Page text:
The Esophageal-Tracheal Combitube (ETC; Kendall Sheridan, Mansfield,
MA) is a double-lumen airway device that can be blindly inserted
into the unconscious and unresponsive patient. An ETC functions
to adequately ventilate and oxygenate a patient while simultaneously
protecting the airway from aspiration.1,2 It is most often
used in the prehospital setting by emergency medical technicians
not trained in standard orotracheal intubation and by paramedic-level
rescuers as an alternative when standard orotracheal intubation
The ETC is a double-tubed, double-lumen, double-cuffed device
(Figure 9-1). The ETC starts as two distinct tubes that fuse into
one but remain functionally separated by a partition. The shorter-lumen
tube is continuous with the distal open port, also known as the
tracheoesophageal lumen. The longer-lumen tube is continuous with
the eight perforations known as the proximal ports. The distal tracheoesophageal
cuff is similar to that of an endotracheal tube. It is a high-volume,
low-pressure balloon. A large proximal pharyngeal cuff is designed
to be positioned between the base of the tongue and the palate.
Upon inflation, it separates the oral and nasal cavities from the remainder
of the airway. The longer tube, proximal cuff inflation port, and
the proximal (pharyngeal) cuff are color-coded blue. The shorter
tube, distal tracheoesophageal cuff, and its inflation port are
clear in color.
Anatomy of the Esophageal-Tracheal Combitube.
The ETC is inserted blindly into a patient’s airway.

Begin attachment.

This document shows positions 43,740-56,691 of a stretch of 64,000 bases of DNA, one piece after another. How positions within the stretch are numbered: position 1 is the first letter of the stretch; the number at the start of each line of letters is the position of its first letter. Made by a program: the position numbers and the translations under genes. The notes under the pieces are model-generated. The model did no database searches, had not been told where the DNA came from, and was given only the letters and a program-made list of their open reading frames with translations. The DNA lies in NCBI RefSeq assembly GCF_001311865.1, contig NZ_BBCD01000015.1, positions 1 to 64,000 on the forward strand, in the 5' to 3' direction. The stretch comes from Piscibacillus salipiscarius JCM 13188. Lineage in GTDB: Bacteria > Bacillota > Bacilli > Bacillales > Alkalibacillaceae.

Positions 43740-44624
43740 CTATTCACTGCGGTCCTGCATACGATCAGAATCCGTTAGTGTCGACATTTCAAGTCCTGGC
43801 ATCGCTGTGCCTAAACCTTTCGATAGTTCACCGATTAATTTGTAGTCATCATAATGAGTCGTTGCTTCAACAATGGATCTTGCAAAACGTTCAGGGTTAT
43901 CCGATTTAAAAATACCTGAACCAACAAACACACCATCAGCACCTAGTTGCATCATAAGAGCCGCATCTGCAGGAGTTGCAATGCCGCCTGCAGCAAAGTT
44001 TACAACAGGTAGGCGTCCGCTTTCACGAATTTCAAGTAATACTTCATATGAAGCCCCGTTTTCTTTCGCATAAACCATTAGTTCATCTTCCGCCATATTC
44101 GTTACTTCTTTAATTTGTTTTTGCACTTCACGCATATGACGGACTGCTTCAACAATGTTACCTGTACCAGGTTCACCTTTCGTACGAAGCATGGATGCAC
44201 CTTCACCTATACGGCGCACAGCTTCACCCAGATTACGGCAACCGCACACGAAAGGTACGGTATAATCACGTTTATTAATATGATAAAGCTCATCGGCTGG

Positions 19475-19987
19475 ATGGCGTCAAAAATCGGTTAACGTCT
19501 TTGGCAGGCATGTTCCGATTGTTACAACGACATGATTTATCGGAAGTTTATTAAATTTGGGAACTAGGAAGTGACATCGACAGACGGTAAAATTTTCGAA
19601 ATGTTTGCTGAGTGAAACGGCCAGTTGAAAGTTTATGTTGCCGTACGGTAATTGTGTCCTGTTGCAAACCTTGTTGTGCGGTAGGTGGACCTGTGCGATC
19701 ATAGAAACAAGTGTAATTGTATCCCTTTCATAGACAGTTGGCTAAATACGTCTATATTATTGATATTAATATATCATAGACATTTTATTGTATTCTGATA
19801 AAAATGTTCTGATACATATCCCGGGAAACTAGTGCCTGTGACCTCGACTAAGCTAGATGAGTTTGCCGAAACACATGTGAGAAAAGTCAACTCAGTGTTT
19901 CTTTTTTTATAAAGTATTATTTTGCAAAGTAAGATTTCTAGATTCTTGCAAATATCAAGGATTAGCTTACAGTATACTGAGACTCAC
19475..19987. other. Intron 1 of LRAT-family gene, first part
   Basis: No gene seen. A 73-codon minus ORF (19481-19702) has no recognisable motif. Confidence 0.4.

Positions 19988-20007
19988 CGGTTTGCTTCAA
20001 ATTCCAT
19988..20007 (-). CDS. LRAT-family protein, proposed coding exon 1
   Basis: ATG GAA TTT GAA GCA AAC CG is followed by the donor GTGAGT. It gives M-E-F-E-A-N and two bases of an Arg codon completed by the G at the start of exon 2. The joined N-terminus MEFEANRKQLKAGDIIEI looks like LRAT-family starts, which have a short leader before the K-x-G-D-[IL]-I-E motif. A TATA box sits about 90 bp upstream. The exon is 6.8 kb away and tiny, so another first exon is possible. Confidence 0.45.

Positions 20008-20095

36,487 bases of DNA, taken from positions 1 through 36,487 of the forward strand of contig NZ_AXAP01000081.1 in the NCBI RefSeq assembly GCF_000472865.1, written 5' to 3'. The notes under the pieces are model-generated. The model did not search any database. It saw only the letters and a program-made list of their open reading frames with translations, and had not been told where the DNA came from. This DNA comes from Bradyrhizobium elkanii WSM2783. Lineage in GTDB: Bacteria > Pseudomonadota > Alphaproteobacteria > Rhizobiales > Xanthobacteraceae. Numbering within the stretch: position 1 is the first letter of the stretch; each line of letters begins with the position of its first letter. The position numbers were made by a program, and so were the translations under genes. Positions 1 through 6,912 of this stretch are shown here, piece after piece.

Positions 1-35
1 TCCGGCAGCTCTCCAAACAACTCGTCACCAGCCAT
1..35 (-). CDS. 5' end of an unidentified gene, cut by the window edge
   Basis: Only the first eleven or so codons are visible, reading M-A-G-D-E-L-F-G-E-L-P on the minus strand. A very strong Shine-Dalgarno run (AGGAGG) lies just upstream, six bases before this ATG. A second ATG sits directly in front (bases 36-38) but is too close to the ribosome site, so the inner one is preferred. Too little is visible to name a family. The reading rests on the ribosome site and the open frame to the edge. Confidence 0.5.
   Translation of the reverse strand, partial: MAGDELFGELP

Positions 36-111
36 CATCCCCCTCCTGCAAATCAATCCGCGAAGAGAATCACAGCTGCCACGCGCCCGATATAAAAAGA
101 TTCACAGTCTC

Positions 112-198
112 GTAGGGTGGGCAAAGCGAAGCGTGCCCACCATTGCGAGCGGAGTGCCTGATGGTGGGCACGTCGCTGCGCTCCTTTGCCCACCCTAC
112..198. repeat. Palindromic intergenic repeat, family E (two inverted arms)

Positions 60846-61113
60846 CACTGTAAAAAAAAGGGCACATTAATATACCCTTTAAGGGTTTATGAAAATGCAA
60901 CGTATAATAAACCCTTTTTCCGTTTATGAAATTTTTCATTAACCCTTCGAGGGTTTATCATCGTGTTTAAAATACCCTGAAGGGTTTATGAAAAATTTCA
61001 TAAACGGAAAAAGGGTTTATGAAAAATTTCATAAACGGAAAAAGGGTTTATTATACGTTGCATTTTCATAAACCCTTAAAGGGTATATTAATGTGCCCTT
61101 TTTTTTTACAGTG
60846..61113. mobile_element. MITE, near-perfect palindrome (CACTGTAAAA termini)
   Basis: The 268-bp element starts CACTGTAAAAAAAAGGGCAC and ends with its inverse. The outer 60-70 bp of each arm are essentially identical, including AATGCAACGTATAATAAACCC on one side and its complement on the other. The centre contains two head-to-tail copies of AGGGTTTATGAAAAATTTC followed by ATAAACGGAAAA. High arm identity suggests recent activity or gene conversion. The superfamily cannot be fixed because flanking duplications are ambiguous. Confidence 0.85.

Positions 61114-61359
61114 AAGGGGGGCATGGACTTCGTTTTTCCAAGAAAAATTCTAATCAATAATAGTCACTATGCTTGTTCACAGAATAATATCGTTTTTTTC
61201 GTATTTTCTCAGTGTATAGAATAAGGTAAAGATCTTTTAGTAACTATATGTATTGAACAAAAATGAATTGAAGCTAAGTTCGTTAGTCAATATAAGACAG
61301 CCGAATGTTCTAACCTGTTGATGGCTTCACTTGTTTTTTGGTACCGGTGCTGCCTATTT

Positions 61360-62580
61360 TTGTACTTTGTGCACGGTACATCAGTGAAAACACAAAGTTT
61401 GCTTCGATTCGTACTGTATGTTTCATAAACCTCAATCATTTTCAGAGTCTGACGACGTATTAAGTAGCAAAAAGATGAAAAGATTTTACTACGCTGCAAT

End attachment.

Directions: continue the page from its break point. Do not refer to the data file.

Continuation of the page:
If the distal tip enters the trachea, the patient is ventilated
through the shorter tube and the distal cuff prevents aspiration
of gastric contents into the trachea. If the distal tip enters the
esophagus, the patient is ventilated through the longer tube, whose
proximal ports lie in the hypopharynx, while the distal cuff will
occlude the esophagus.
The ETC is available in two sizes. The 37F SA model is meant
for small adults. The manufacturer recommends its use in patients
with a height of 122 to 168 cm (4 to 5.5 ft). The 41F model is meant
for larger adults with a height of 152 cm (5 ft) and greater. Patients
in the intermediate range of 152 to 168 cm (5 to 5.5 ft) can use
either model. A recent study demonstrated that the 37F SA model
can be used in patients up to 183 cm (6 ft, 1 in) in height.
Several advantages of the ETC contribute to its usefulness in
the acute situation. The ETC is effective as either a primary or
backup airway management device. A patient can be ventilated with
the tip in the esophageal or tracheal position. Minimal training
is necessary to use the ETC. There is no need for a laryngoscope
during the placement of the ETC. These attributes, and the fact
that the tube is easily inserted with neutral head and neck positioning,
make it suitable for rescuers of ...